Halley’s Comet Fact, Invisible But Causes Annual Meteor Shower?

Comet Halley is one of the outer space objects that illuminates the night sky. This comet is certainly not unusual.

This space object will be visible from Earth every 75 to 76 years. At that time, Halley’s Comet will light up the sky by reaching its perihelion.

The comet’s size and the intrigue that surrounds it is striking. It made the appearance of humans eagerly awaited throughout history.

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Halley’s Comet Facts

Every 75 to 76 years, Comet 1P/Halley or as many people call it Halley’s Comet, sweeps across the inner solar system.

Heat from the sun causes the comet to lose its icy grip on a mountain-sized lump of dust, ice and gas.

As a result, fragile comets will release their new debris gas into orbital streams with each pass. During its last flight in 1986, the comet has already lost about 1/1,000 of its mass.

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Causing Meteor Showers Every Year

Coincidentally, we cross the orbit of Halley’s Comet twice a year. That is why, despite the fact that this comet is invisible, it is a fact that Halley’s Comet is the source of two annual meteor showers.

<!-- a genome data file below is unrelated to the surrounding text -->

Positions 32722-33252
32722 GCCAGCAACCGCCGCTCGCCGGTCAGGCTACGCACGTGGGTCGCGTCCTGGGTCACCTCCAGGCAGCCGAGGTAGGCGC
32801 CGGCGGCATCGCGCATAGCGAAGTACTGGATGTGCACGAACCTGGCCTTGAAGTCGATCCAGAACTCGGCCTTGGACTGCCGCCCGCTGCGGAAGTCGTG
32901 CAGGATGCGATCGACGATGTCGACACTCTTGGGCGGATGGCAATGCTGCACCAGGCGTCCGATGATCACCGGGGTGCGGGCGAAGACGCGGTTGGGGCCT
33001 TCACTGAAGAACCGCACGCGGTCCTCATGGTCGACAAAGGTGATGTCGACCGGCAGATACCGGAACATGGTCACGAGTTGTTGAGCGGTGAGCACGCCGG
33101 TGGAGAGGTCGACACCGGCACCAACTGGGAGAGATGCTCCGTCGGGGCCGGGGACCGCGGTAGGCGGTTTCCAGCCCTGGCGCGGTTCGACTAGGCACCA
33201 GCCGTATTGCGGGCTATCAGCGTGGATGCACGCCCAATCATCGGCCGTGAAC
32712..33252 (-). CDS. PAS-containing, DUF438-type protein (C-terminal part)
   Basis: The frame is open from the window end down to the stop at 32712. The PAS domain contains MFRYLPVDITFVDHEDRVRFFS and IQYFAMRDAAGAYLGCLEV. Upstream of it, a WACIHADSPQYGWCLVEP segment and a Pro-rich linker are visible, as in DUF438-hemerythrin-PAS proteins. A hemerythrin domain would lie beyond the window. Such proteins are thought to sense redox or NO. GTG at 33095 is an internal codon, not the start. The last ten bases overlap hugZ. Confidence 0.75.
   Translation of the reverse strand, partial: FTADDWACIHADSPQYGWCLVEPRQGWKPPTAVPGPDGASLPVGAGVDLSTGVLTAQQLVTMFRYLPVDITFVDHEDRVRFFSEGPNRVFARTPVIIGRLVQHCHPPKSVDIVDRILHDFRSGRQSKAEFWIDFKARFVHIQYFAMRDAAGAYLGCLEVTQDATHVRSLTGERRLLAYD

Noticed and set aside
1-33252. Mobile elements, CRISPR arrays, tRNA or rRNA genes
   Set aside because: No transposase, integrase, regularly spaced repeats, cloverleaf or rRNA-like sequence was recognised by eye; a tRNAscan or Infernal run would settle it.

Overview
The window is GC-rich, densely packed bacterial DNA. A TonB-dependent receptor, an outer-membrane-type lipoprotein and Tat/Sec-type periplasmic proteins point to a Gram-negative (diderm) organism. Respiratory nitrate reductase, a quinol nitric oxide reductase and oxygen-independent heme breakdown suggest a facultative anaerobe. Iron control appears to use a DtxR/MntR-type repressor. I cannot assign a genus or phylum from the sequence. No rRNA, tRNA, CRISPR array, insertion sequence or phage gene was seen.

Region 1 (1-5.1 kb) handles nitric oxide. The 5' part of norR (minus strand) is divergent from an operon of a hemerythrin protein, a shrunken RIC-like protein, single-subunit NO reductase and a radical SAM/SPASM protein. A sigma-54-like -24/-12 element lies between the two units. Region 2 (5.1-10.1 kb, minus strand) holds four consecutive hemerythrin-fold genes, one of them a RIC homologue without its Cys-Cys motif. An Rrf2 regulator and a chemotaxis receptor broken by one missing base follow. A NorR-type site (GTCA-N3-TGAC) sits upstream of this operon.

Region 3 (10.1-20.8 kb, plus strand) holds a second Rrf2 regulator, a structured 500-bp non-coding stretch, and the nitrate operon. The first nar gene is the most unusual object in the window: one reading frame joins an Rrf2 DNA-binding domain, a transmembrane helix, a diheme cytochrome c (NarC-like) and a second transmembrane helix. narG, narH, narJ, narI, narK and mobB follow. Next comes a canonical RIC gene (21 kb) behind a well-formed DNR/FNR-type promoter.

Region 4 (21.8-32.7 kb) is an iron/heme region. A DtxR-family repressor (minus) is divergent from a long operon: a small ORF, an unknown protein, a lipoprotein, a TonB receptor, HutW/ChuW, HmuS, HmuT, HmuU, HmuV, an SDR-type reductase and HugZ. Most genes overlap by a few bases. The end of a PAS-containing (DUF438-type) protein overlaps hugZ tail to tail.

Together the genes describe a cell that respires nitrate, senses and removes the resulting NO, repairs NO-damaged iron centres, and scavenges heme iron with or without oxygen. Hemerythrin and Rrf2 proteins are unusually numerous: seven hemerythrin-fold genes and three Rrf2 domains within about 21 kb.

The meteor shower is quite famous. They usually occur in May and in October.

The annual Eta Aquarid meteor shower occurred in early May showing a fragment of this comet. Then, six months later in October, Earth’s orbit will return to Halley’s Comet.

That’s when the comet fragments will burn up in Earth’s atmosphere as the annual Orionid meteor shower. Comet particles will pollute the orbit of Comet Halley because it has been around the sun for thousands of years.

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As a result, comets don’t have to be close to Earth or the sun to produce meteor showers.

On the other hand, each time the Earth orbits Halley’s Comet, the comet fragments are as small as grains of sand and gravel and often collide with the atmosphere.

Then, the gravel and sand will evaporate as streaks of light across the sky. That is what came to be known as a meteor.

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Where is Halley’s Comet Currently?

Astronomers generally express the distances between objects in the solar system in astronomical units or AU, the distance between the sun and the Earth.

Comet Halley is 0.587 AU from the sun at its closest approach or perihelion. Then 35.3 AU at aphelion or furthest approach.

In other words, Halley’s Comet is 60 times farther from the sun at its closest point. Finally, the comet reached perihelion in 1986 and is likely to do so again in 2061.

Comet Halley is currently outside the orbit of Neptune which is the outermost giant planet and is close to its aphelion point. The peak of aphelion will occur in 2023.

Even so, meteorites or debris particles left in the comet’s orbit will move through the orbital stream. As a result, when the Earth passes through Halley’s Comet, the annual meteor shower will occur. (R10/HR-Online)

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